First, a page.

Monaco said via email, “Since many tenured faculty members at NYU are without individual contracts and rely solely on the faculty handbook to define their tenure rights of academic freedom and economic security, it is essential that NYU recognize their obligation to respect the contractual nature of the handbook. Had the lower court ruling stood, many tenured faculty at NYU would have become at-will employees. … At a time when tenure across the country is under attack, it is nice to have this win.”

An NYU spokesperson did not immediately respond to a request for comment. William Herbert, executive director of the National Center for the Study of Collective Bargaining in Higher Education and the Professions at Hunter College of the City University of New York, said, “Oftentimes, New York courts reject the argument that an employment handbook is a binding implied contract.” The professors' case was supported by the American Association of University Professors.

December 20, 2016

The University of Minnesota football players' short-lived boycott has been parodied in a short sketch spoofing the film Dead Poets Society. In the video, which was created by University of Minnesota undergraduates, male students climb atop their desks as if they are about to take an inspiring stand on behalf of an important issue, only to proclaim they "don't believe rape victims."

The football players said last week they were protesting the suspension of 10 players on the team and threatened to boycott the Holiday Bowl game. The university did not announce a reason for the suspensions, but they are believed to be related to a sex assault investigation in which police declined to bring charges. After the players announced the end of their boycott this weekend, the university's president said the media misinterpreted the team's intent and that reporters "translated" the players' support for their teammates "into support of sexual violence."

The boycott initially attracted sympathy from many alumni, concerned about issues of due process, but support for the university's stance grew as details emerged about what happened to a female student in incidents involving 10 athletes, in particular after a redacted version of the university's equal opportunity office's report on its investigation was published by KSTP News. Contrary to the team's comments, the 80-page report shows that the football players were interviewed, their assertions were considered and they were not all judged equally responsible for what happened. The report also details why the university found that four of the players engaged in sexual assault and that others engaged in forms harassment, such as videotaping the victim without her consent. The report states that some athletes tried to cover up what happened or violated other parts of the student code of conduct.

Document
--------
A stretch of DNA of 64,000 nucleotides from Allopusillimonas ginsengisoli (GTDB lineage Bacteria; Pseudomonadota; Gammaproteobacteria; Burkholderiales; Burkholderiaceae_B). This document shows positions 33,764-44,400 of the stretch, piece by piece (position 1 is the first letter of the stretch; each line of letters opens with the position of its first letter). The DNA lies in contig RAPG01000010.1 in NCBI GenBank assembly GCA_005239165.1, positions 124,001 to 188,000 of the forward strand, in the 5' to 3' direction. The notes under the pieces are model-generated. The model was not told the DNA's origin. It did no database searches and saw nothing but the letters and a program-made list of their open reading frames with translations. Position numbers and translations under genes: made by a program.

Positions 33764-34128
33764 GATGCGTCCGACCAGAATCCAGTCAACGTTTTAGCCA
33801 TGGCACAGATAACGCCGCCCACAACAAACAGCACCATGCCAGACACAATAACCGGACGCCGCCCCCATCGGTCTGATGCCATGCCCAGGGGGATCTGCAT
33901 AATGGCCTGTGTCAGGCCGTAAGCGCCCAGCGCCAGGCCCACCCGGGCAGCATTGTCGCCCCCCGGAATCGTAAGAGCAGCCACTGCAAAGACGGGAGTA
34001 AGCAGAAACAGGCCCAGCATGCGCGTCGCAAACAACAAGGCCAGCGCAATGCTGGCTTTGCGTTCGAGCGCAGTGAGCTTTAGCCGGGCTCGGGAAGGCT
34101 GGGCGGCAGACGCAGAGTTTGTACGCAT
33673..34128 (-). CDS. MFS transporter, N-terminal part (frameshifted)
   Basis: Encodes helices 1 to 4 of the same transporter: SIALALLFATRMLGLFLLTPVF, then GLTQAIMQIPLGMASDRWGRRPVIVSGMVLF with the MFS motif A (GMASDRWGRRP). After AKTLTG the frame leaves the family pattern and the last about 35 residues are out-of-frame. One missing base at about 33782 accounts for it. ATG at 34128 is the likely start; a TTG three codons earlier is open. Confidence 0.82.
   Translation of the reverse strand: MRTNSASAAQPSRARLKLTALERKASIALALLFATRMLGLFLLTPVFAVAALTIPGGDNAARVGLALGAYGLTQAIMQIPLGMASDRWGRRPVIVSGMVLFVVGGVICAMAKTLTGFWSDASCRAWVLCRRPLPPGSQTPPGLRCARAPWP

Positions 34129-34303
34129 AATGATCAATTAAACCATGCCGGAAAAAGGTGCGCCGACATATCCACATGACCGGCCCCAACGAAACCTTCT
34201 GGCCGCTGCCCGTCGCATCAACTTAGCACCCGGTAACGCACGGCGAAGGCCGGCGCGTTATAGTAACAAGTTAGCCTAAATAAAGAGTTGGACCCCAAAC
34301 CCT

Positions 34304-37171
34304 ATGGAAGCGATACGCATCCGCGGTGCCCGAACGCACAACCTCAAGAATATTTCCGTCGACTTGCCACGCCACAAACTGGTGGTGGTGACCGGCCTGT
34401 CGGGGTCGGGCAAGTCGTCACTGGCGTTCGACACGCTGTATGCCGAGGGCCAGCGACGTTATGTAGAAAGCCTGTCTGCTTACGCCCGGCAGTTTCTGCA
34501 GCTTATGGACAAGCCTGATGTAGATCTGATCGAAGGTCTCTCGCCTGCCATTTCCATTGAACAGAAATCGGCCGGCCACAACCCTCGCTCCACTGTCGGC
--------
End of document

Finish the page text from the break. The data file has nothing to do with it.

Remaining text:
The Star Tribune reported Sunday that it was the report's details -- many of them read over the weekend for the first time by football players who organized the boycott and by the family members of football players -- that broke the will of players to continue the boycott.

December 20, 2016

A former junior professor at Stanford University says the institution retaliated against her for filing a sexual harassment complaint against a senior professor, which resulted in a finding that he had made an “unwanted sexual advance” but did not harass her, The Guardian reported. Michelle Karnes, who is now an associate professor of English at the University of Notre Dame, says Stephen Hinton, Avalon Foundation Professor in the Humanities at Stanford, told her he had a “crush” on her and that he was “tormented” by his feelings, once kissed her on the lips, and continually tried to talk to her at the gym even after she said she wanted no further contact.

Karnes says she confided in a fellow professor who was also the wife of her dean but was told to try to appease Hinton based on his position within the university. The dean’s office approved soon Karnes’s tenure but did not renew the position of her husband, Shane Duarte, a lecturer in philosophy for fall of this year. Karnes says that she and her husband had been hired as a “dual-career” academic couple, and the move to not rehire him after years of service and positive reviews was retaliatory. Instead of targeting her, she believes, administrators went after her husband because he was off the tenure track.

Hinton denied the allegations, saying the two had a “platonic, reciprocal relationship.”

Lisa Lapin, a university spokesperson, said the university conducted a “thorough and objective review” of Karnes’s allegations, but declined further comment on what she called personnel matters.